Comparative Logic Modeling for Policy Analysis: The Case of HIV Testing Policy Change at the Department of Veterans Affairs

Authors

  • Erika M. Langer,

    1. Boston University School of Medicine, Boston, MA
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  • Allen L. Gifford,

    1. Boston University School of Medicine, Boston, MA
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  • Kee Chan

    1. Boston University School of Medicine, Boston, MA
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    • Address correspondence to Kee Chan, Ph.D., Assistant Professor, Department of Health Sciences, Boston University College of Health and Rehabilitation Sciences: Sargent College, 635 Commonwealth Avenue, Boston, MA 02215; e-mail: keechan@bu.edu. Erika M. Langer, M.S., and Allen L. Gifford, M.D., are with the Department of Health Policy and Management, Boston University School of Public Health, Boston, MA. Erika M. Langer, M.S., is also with Department of Health Sciences, Boston University College of Health and Rehabilitation Sciences: Sargent College, Boston, MA. Allen L. Gifford, M.D., is also with the Section of General Internal Medicine, Boston University School of Medicine, Boston, MA. Allen L. Gifford, M.D., and Kee Chan, Ph.D., are with the Center for Health Quality, Outcomes and Economic Research, Edith Nourse Rogers Memorial Veterans Hospital, Bedford, MA. Kee Chan, Ph.D., is also with the Department of Epidemiology, Boston University School of Medicine, Boston, MA.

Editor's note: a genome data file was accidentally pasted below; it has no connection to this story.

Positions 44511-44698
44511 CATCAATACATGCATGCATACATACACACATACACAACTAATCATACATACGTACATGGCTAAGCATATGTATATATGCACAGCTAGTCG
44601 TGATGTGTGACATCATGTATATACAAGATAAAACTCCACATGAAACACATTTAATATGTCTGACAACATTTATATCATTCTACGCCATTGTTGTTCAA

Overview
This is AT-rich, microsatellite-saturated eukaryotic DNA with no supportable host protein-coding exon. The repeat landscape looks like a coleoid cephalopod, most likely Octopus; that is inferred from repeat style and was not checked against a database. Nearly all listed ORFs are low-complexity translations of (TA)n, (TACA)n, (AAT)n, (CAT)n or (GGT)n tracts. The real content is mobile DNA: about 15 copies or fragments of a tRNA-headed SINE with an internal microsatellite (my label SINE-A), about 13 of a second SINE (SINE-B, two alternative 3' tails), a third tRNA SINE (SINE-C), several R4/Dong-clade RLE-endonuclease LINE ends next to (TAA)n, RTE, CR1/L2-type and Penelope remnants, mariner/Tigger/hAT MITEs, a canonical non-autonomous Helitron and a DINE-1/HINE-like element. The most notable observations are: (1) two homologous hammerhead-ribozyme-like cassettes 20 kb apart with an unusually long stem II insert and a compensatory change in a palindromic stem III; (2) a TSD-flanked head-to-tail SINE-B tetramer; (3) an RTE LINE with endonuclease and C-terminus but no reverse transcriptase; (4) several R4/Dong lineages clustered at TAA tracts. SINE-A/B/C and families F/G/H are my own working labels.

Abstract

Objective. Logic models have been used to evaluate policy programs, plan projects, and allocate resources. Logic Modeling for policy analysis has been used rarely in health services research but can be helpful in evaluating the content and rationale of health policies. Comparative Logic Modeling is used here on human immunodeficiency virus (HIV) policy statements from the Department of Veterans Affairs (VA) and Centers for Disease Control and Prevention (CDC). We created visual representations of proposed HIV screening policy components in order to evaluate their structural logic and research-based justifications.

Data Sources and Study Design. We performed content analysis of VA and CDC HIV testing policy documents in a retrospective case study.

Data Collection. Using comparative Logic Modeling, we examined the content and primary sources of policy statements by the VA and CDC. We then quantified evidence-based causal inferences within each statement.

Principal Findings. VA HIV testing policy structure largely replicated that of the CDC guidelines. Despite similar design choices, chosen research citations did not overlap. The agencies used evidence to emphasize different components of the policies.

Conclusion. Comparative Logic Modeling can be used by health services researchers and policy analysts more generally to evaluate structural differences in health policies and to analyze research-based rationales used by policy makers.

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